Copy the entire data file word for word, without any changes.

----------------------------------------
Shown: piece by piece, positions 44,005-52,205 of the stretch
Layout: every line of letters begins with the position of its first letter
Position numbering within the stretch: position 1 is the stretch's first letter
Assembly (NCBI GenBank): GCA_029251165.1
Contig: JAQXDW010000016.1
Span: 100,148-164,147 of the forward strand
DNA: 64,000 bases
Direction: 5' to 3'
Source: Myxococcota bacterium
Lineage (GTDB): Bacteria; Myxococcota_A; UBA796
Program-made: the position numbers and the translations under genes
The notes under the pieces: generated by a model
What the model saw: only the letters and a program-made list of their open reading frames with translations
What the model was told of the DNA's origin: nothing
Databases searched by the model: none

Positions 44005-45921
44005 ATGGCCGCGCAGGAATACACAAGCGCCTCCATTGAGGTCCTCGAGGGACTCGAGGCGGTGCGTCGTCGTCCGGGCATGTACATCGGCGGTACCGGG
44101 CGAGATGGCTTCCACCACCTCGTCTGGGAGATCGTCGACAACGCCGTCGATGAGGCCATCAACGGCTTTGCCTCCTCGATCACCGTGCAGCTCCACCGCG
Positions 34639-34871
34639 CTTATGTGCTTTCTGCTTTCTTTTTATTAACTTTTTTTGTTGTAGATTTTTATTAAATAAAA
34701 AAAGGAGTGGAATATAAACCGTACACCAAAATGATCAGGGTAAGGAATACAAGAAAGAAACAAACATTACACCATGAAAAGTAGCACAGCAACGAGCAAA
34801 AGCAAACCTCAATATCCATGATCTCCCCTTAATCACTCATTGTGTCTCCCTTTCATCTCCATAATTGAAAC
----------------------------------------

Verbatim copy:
Shown: piece by piece, positions 44,005-52,205 of the stretch
Layout: every line of letters begins with the position of its first letter
Position numbering within the stretch: position 1 is the stretch's first letter
Assembly (NCBI GenBank): GCA_029251165.1
Contig: JAQXDW010000016.1
Span: 100,148-164,147 of the forward strand
DNA: 64,000 bases
Direction: 5' to 3'
Source: Myxococcota bacterium
Lineage (GTDB): Bacteria; Myxococcota_A; UBA796
Program-made: the position numbers and the translations under genes
The notes under the pieces: generated by a model
What the model saw: only the letters and a program-made list of their open reading frames with translations
What the model was told of the DNA's origin: nothing
Databases searched by the model: none

Positions 44005-45921
44005 ATGGCCGCGCAGGAATACACAAGCGCCTCCATTGAGGTCCTCGAGGGACTCGAGGCGGTGCGTCGTCGTCCGGGCATGTACATCGGCGGTACCGGG
44101 CGAGATGGCTTCCACCACCTCGTCTGGGAGATCGTCGACAACGCCGTCGATGAGGCCATCAACGGCTTTGCCTCCTCGATCACCGTGCAGCTCCACCGCG
Positions 34639-34871
34639 CTTATGTGCTTTCTGCTTTCTTTTTATTAACTTTTTTTGTTGTAGATTTTTATTAAATAAAA
34701 AAAGGAGTGGAATATAAACCGTACACCAAAATGATCAGGGTAAGGAATACAAGAAAGAAACAAACATTACACCATGAAAAGTAGCACAGCAACGAGCAAA
34801 AGCAAACCTCAATATCCATGATCTCCCCTTAATCACTCATTGTGTCTCCCTTTCATCTCCATAATTGAAAC